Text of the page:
Immersion–part two

You can’t separate the churches from the sausages, the bright green hills from the wool embroideries, the pálinka from the kisses (left then right). You can’t separate language from religion, or the future from the past.

This is Transylvania.

This pocket of farmland encircled by the sylvan treasure of the inner Carpathian foothills is the possession of Romania. Governed by Romania for, now, 100 years, it is becoming ever more inhabited by Romanians. But the force of national, and nationalistic, authority is moderated now by participation in the European Union. Safeguards for minority rights and the ideals of peaceful co-habitation have given endurance some breathing room. The Hungarians who live here, once the ethnic majority, survive in a state of staunch optimism, underpinned by fierce determination.

To be Hungarian in Transylvania today is to exemplify a will to live. To be Unitarian, a minority within a minority, the will to live is most readily seen in the will to protect and sustain churches and church life. And so this post continues the immersion into the world of Unitarian churches. Because that was the point of the trip. To understand what it was to be Unitarian in Transylvania in the 21st century. And to understand, you have to begin with the churches.

You’ll recall from the last post, I connected with Csongor* at the Bolyai Street Church in Marosvásárhely, and after the baptism and Mother’s Day celebration, we headed to Segesvár for the send-off celebrations for the Reformed Church minister on his way to a new assignment in Edmonton, Canada.

Csongor took me first to Fehéregyháza, a village just outside of Segesvár where his father preaches twice a month. Before retiring, the previous minister built a new church and guesthouse complex (with financial assistance from a Unitarian Universalist partnership church in Princeton, New Jersey). This took seven years—1994 to 2001—to complete. It is a structure of both vision and good taste that both lifts the spirit and exceeds the needs of the small congregation it houses. In consideration of heating costs, services are held in a small chapel in winter months.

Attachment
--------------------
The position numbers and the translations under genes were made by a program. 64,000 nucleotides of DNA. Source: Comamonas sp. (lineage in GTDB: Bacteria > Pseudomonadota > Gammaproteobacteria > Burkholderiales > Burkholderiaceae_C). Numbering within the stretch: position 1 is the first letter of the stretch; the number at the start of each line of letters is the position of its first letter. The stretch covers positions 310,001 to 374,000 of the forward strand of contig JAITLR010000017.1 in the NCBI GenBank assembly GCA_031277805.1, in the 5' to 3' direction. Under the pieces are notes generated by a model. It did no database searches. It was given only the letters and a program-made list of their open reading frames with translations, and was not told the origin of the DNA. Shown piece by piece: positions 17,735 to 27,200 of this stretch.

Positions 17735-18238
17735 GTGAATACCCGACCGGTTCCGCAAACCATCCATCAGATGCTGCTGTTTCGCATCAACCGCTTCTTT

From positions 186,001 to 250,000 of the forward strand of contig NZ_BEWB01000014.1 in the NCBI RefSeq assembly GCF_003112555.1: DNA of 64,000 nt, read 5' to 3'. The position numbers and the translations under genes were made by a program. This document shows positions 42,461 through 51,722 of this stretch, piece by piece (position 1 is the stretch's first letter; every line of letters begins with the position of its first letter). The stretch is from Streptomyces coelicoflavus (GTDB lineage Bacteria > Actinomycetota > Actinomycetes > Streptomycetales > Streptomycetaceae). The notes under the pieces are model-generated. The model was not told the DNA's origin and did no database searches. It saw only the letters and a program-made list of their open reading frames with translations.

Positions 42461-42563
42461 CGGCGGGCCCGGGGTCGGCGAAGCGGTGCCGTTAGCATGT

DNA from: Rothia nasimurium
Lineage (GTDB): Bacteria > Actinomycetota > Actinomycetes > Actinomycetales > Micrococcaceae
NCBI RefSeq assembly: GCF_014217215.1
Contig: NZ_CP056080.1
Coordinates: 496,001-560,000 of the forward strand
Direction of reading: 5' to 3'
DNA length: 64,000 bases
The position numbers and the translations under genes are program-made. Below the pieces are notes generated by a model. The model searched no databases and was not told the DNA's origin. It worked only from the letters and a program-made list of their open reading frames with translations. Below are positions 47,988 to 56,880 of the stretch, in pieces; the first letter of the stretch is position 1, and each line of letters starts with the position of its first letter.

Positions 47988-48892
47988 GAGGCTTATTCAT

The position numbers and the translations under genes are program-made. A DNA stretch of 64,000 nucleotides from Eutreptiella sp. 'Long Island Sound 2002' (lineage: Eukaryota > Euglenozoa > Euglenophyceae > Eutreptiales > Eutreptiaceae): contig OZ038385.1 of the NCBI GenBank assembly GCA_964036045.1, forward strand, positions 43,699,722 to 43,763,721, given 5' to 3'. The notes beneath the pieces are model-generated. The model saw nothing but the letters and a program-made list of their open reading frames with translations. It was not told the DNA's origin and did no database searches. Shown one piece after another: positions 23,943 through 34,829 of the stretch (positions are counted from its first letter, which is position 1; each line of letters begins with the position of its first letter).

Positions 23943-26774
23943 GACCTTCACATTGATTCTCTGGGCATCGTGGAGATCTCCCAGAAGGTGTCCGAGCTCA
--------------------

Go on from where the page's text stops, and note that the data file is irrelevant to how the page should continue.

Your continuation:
Each church revealed its own cultural insights; in this case, a glimpse of funeral practices.

By contrast, the Segesvár church dates to the 1700s, relatively recent for a Unitarian church. Many village churches date to the 13th and 14th centuries.

The crest of Hungarian Unitarianism features a snake circling a dove, symbols drawn from the verse in Matthew where Jesus instructs his follows how to deal with persecution—be as shrewd as snakes and but as innocent as doves. In Segesvár the crest was rendered in three traditional Transylvanian crafts: wool embroidery, chisel wood carving, and crewelwork.

The visit to Segesvár lasted two days. It was a chance to deepen my friendship with Csongor’s mother, Enikő, who had been on the bus trip to Venice, and to get to know his father, Jakab. Staying with them gave me an opportunity  to see the historic sights of the medieval city—and to become more acquainted with parsonage life. Jakab will retire in two years and he already has a well developed honey production business that he will continue to pursue in retirement. They run a well-ordered parsonage and productive garden. I wish I could have observed the chimney-cake baking that the parish women undertake on Saturdays to raise funds to attend conferences, but I did get to enjoy this traditional treat as dessert at both lunch an dinner.


These shots are from of the original 13th century Saxon city of Schaäsburg the 13th century when the King of Hungary invited Saxon craftsmen and merchants into Transylvania in a strategic move that both enhanced defence capacities and developed the economy. The Saxons were granted political liberties in exchange for their services. The walled city is a UNESCO World Heritage Site.

After the two days in Segesvár, I left Maros County and headed to the Harghita.

*pronounced, in Canadian, Chongor

One thought on “Immersion–part two

  1. “Be ye as wise as serpents, and as gentle as doves.” Indeed. I am glad to have this account of the present social underpinning of Unitarianism where you are.

    Liked by 1 person


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